Instructables
Build this handy little torch that can be kept in spaces smaller than a matchbox and be left feeling all dandy. BEWARE this is not a project for the unpatient. it may look like a small project but in fact it will take longer to build than you think.
 
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Step 1: Materials

You Need:
1) a small LED
2) 330 ohm resistor
3) battery clip (hard shell type)
4) hot glue
5) 9V battery
6) Black permanent marker

Equipment:
-Soldering equipment
-Drill and Drill piece (size of LED)
-Hot glue gun
-Flat head screwdriver
-Blu tack

Step 2: Pry open battery clip

pry open and remove both wires including the metal tabs that held them

Step 3: Drill hole in the middle of the top half of the battery clip


Step 4: Solder the resistor to positive terminal of the battery clip like shown in the photo


Step 5: Solder on LED

Note: solder the positive lead of the LED to the resistor (the LED and resistor leads have to be cut off as short as possible to save space as there isnt much left in the battery clip) and bend the negative lead out in the direction of the opening where the wires used to go out of. DO NOT CUT THE NEGATIVE LEAD OFF.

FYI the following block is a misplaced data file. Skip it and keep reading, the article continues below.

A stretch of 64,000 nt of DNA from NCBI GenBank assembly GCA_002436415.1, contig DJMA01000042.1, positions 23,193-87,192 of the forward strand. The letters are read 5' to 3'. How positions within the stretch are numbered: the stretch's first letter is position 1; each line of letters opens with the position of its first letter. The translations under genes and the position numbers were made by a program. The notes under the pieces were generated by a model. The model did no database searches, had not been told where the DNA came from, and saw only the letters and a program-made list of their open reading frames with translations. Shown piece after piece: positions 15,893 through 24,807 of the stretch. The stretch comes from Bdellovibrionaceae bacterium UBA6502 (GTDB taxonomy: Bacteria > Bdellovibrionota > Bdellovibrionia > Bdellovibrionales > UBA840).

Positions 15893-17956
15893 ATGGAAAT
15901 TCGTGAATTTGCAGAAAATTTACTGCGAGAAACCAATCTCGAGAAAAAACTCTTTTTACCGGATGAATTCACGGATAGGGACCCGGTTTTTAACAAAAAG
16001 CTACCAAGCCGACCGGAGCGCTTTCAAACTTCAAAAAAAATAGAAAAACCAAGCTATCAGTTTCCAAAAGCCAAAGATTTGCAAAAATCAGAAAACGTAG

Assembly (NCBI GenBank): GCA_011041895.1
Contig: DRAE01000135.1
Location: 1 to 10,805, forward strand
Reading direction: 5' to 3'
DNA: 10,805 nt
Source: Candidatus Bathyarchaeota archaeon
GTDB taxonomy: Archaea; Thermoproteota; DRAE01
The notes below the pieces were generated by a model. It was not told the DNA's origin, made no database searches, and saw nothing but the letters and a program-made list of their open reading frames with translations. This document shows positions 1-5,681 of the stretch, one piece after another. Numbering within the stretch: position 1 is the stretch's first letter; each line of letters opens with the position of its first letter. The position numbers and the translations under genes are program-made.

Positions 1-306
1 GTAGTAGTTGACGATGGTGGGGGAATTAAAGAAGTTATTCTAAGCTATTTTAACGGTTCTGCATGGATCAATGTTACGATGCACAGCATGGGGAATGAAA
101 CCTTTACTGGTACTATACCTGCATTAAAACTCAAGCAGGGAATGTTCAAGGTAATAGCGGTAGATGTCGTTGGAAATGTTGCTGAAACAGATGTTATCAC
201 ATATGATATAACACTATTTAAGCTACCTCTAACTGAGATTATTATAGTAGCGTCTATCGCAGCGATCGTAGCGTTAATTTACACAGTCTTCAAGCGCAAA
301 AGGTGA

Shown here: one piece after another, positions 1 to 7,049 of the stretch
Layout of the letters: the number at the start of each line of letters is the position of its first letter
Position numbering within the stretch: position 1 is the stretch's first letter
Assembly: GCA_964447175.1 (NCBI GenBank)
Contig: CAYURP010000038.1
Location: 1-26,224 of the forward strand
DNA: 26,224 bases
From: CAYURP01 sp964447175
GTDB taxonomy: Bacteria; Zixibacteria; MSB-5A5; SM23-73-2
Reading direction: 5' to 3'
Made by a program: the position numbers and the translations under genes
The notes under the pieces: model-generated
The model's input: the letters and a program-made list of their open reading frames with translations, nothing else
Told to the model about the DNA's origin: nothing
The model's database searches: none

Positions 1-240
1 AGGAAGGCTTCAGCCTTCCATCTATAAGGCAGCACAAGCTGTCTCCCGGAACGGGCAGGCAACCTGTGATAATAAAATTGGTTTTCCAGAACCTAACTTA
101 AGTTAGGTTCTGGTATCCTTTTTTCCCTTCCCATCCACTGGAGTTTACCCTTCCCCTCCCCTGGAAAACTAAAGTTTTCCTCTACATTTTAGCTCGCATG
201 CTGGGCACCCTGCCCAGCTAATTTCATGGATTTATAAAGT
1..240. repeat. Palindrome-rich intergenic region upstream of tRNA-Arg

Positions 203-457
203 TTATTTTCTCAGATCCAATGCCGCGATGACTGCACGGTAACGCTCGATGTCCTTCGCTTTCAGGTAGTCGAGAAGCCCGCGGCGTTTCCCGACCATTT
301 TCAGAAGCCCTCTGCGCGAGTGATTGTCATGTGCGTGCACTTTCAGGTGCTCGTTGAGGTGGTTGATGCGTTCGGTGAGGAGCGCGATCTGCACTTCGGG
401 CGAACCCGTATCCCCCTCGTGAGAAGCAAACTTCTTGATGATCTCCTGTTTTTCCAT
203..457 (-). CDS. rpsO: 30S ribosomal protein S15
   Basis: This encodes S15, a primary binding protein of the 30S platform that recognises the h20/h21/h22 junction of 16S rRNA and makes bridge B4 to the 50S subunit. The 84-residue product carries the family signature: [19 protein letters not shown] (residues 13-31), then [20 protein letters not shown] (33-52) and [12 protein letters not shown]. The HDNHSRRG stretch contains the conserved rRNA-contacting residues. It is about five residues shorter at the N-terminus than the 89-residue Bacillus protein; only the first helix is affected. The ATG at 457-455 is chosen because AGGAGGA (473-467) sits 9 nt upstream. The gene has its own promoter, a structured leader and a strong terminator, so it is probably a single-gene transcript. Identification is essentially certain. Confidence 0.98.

Step 6: Test the circuit

Test the circuit by pushing the battery clip onto the 9V battery and pushing the negative lead of the LED onto the negative terminal of the battery.

You may also want to strengthen the negative lead of the LED so that the wire doesnt change shape when you push it, otherwise the switch will deform and stop working

Step 7: Close the battery clip if it works

If the LED glows when you tested the circuit you are ready for closing the batery clip. It might take some squeezing to get it all in the right place and snapped shut.